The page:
Decidedly cooler than Jeffrey, Jefferson's classic, presidential appeal—it was the third US president's surname, and is Bill Clinton's middle name—is nicely balanced by its modern, casual feel.
Most commonly associated with Neil Armstrong, the famous American astronaut and the first person to walk on the moon, Neil is a striking, unusual choice today. The Irish variant on this name, Niall, meaning "champion," also belonged to the legendary 4th century king, Niall of the Nine Hostages.
Currently enjoying a well-deserved comeback, Augustus means "venerable," or "great," and was first bestowed as an honorary title upon Rome's first Emperor.
Lincoln's two-syllable trend appeal has kicked off its recent resurgence—almost always associated with former American president Abraham Lincoln, the name connotes upstanding character and wisdom, but sounds hip and fresh, instead of stodgy.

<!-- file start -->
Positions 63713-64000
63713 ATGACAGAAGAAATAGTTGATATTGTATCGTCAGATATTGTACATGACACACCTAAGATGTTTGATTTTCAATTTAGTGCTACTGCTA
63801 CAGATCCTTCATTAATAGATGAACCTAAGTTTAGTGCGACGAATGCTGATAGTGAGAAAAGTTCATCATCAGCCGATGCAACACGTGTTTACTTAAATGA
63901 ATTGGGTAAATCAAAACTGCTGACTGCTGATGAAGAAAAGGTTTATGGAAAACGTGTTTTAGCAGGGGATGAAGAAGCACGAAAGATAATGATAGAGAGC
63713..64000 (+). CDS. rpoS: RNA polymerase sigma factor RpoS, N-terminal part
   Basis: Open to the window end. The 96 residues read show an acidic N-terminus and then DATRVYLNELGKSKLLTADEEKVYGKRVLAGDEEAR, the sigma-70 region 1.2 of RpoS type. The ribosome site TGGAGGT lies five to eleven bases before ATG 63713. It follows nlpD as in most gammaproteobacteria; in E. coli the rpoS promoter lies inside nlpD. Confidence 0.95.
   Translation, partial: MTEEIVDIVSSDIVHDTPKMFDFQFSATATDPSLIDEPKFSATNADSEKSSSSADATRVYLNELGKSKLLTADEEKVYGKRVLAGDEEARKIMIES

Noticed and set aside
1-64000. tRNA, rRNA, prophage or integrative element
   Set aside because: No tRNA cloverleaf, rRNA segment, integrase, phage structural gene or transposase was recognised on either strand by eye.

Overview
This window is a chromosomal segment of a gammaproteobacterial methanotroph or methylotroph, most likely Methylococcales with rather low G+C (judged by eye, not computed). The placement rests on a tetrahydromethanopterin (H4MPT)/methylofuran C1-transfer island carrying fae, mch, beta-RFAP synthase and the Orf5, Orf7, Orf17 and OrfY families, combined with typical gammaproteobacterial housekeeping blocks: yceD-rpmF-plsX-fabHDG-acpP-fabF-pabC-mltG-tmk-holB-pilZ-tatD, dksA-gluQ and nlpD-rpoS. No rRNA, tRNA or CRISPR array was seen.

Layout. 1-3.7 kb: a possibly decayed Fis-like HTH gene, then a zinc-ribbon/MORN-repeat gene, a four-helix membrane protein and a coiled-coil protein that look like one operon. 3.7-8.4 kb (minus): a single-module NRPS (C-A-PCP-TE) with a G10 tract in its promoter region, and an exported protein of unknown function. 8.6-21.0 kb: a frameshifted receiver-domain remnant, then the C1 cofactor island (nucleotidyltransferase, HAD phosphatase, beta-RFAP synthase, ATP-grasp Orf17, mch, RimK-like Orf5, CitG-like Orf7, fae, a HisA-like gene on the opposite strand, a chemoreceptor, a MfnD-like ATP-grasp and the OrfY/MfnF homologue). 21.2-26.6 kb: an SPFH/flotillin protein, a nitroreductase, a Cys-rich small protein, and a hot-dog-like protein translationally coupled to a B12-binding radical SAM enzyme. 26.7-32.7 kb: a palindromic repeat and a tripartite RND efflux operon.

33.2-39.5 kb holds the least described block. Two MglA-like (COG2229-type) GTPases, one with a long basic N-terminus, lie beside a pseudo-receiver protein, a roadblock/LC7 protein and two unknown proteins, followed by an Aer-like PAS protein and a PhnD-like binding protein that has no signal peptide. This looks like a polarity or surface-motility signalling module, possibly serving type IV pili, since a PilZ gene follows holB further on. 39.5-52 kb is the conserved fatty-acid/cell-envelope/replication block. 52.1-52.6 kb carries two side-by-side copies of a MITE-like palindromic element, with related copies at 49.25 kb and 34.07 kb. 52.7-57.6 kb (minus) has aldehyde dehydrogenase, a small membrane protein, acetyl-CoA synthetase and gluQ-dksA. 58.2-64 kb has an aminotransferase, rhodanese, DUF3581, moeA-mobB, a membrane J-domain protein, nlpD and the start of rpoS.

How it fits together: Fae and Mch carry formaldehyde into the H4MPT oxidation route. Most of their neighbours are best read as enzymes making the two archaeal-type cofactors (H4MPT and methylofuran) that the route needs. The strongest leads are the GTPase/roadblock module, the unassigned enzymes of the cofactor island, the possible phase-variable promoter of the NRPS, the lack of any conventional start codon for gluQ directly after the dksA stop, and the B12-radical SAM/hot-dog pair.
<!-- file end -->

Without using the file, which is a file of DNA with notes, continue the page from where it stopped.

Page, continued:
Climbing in popularity, King is a precise and punchy choice—with a certain informal flair—for your little lord of the land. It's also an unusual, and unstuffy, way to pay tribute to Civil Rights leader Martin Luther King, Jr.
Sanskrit for "awakening," and the root of Bodhisattva—a Buddhist term for someone who leads all beings to freedom and enlightenment—Bodhi is a memorable alternative to uber-mainstream names like Cody and Brody.
Landing in the top 25 most popular names for over two decades, Alexander claimed the number eight spot in 2011. From Alexander the Great to former president Alexander Hamilton to famed inventor Alexander Graham Bell, this moniker's bearers have left indelible marks on history, and provided the name with lasting presence. Cute nickname options include Alex, Xander, and Zan.
With presidential (Benjamin Harrison), musical (The Beatles' George Harrison), and movie star (Harrison Ford) cred, Harrison's a historical name with a casual, approachable feel. It's also cute as can be for a little boy, without being a name he'll outgrow.